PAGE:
A few days ago, I called up a Jesuit priest in Bihar (an eastern state of India) to know his thoughts on the conditions of Christians during the ongoing pandemic. He was bemused by the question and emphatically stated—the rich survive and the poor die, that’s the story of the pandemic. Christians, like all others in India, are privy to this rule. According to him, there isn’t a “Christian angle” to the pandemic. His answer was understandable. Having worked in one of the poorest, ill-resourced states of India—all his life—the faultiness of class and caste are too apparent to him. Thus, talking exclusively about Christians or Christianity, especially during a pandemic, isn’t a priority.
Less than three percent of Indians are Christians. Yet, their absolute numbers are comparable to the Christian populations in Spain, Kenya, Poland and Ukraine. In fact, there are more Christians in India than Venezuela. Christians are not uniformly spread across the country. Half of them are concentrated in the southern peninsular states of Kerala, Tamil Nadu, Karnataka, Telangana, and Andhra Pradesh (Kerala alone makes up 22% of the total Christian population). Out of the remaining half, nearly eighty percent are spread in eastern and north-eastern states and the rest in the western, northern and central states of India. The population is further divided along confessional and caste/ethnic, linguistic lines, with varying class interests and political affiliations. All these factors make religion-based generalization on a national scale a problematic terrain. Owing to the confessional variety, Christian populations are linked to different civil society groups and global circuits.
It seems to me, we live in Kassiani times. Holy Week is approaching and with it the singing of the sticheron on the sinful woman, followed shortly by the Holy Saturday kanon, which is at least partly by the same poet. But not only that: just a couple of years ago, the English singer-songwriter Frank Turner wrote a song about Kassiani and her unfulfilled love affair with Emperor Theophilos. The TV series Vikings features the same poetic saint as a beautiful Byzantine seductress engaged in a secret romance with Amir Ziyadat Allah. She has entered twenty-first-century pop culture, cast as an object of modern hopes and fantasies. And an even more recent event: a few days ago, Cappella Romana released a full CD with Hymns of Kassiani. These are indeed Kassiani times. Or maybe instead of “Kassiani” we should say “Kassia,” which was her historical name? In fact, that is really what I want to ponder in this brief essay, in this time of the beautiful composer’s comeback on the world stage: what do we call her?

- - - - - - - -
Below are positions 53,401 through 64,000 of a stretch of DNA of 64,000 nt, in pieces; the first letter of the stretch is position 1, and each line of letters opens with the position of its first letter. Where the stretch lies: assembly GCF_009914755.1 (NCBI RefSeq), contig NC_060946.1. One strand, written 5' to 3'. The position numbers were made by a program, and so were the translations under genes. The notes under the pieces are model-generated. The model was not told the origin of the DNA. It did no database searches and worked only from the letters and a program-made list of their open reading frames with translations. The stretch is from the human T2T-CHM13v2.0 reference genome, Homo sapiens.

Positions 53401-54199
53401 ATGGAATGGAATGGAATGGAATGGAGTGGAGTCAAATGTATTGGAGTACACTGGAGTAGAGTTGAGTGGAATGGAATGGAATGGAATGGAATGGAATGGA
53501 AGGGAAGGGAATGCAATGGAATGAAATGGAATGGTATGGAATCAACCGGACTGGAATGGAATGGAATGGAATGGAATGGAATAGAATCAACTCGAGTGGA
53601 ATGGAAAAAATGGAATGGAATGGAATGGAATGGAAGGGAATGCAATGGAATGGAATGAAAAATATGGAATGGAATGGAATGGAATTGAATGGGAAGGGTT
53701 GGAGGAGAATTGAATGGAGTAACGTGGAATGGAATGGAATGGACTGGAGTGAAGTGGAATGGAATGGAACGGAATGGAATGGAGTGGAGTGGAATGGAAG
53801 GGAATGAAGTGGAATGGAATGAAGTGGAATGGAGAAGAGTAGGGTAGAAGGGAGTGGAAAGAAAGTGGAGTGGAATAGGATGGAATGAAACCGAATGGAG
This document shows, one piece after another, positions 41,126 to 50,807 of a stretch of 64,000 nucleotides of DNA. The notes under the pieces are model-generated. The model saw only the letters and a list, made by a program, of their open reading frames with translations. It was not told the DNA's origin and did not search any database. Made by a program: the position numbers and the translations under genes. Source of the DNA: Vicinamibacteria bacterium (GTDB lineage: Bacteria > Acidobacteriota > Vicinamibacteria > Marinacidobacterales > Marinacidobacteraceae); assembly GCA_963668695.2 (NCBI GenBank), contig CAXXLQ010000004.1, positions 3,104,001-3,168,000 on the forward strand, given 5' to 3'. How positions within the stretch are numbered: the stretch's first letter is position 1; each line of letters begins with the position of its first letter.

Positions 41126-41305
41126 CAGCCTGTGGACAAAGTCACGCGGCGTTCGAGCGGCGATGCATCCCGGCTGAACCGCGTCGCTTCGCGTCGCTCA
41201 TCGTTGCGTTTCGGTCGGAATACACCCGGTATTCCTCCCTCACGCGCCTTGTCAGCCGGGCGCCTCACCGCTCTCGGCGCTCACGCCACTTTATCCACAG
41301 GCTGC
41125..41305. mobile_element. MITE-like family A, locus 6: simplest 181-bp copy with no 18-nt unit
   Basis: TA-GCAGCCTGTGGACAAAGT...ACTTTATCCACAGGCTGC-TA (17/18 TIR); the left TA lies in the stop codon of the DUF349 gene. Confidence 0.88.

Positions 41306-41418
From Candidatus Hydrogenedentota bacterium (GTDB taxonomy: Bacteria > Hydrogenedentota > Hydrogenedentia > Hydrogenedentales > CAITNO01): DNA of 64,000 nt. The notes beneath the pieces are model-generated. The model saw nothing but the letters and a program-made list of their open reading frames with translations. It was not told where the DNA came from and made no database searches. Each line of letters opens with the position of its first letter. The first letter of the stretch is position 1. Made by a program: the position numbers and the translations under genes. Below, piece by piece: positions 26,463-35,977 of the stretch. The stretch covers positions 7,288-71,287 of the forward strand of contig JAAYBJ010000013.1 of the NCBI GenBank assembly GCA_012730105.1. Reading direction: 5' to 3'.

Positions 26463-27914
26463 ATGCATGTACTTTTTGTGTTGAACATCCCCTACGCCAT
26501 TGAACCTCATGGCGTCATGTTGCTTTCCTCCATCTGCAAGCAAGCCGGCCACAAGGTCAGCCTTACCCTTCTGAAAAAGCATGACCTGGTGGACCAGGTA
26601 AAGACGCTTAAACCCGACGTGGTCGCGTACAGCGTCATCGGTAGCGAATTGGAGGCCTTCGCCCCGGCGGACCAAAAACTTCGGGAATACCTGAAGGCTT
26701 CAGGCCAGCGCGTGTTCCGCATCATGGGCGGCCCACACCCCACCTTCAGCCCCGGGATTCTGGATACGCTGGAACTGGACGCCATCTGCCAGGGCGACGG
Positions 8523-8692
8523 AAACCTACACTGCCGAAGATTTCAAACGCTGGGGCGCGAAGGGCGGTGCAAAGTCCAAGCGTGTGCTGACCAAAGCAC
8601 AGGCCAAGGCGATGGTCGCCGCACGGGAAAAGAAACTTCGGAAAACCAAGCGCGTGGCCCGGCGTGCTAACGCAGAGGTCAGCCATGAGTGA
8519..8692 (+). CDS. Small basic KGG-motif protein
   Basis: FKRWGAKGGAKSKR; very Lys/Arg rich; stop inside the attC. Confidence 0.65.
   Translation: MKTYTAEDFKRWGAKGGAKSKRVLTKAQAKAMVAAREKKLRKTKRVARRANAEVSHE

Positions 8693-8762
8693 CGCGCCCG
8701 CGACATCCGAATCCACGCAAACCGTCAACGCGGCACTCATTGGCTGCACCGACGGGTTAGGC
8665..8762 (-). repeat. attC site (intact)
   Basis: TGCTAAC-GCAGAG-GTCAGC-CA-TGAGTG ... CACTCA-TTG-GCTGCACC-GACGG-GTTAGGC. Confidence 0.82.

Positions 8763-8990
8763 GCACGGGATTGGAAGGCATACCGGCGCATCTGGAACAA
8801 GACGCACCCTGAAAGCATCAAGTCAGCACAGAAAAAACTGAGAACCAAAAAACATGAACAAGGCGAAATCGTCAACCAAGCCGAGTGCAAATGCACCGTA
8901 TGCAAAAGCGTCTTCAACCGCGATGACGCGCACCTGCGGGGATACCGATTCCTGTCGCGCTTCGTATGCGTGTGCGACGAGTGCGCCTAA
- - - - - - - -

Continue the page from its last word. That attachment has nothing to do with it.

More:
Frank Turner begins his song by letting her introduce herself: “I’ve heard that they call me the woman who has fallen into many sins…” He draws on a long line of more of less legendary traditions that are spun around her life. There is love and unreciprocated love. Kassia was still in love with Theophilos after the renowned bride show, longing for him despite her life as a nun, but, as Wikipedia and many online sources will tells us, “She did not want to let her old passion overcome her monastic vow.” She decided not to act on her erotic fantasies and her deep yearning. Kassia is one of relatively few saints—mostly women—who are explicitly associated with sex and lust. Not bad for a nun! But there is something about the balance. Whose is her passion? I think she must be gravitating toward the Mary Magdalene complex.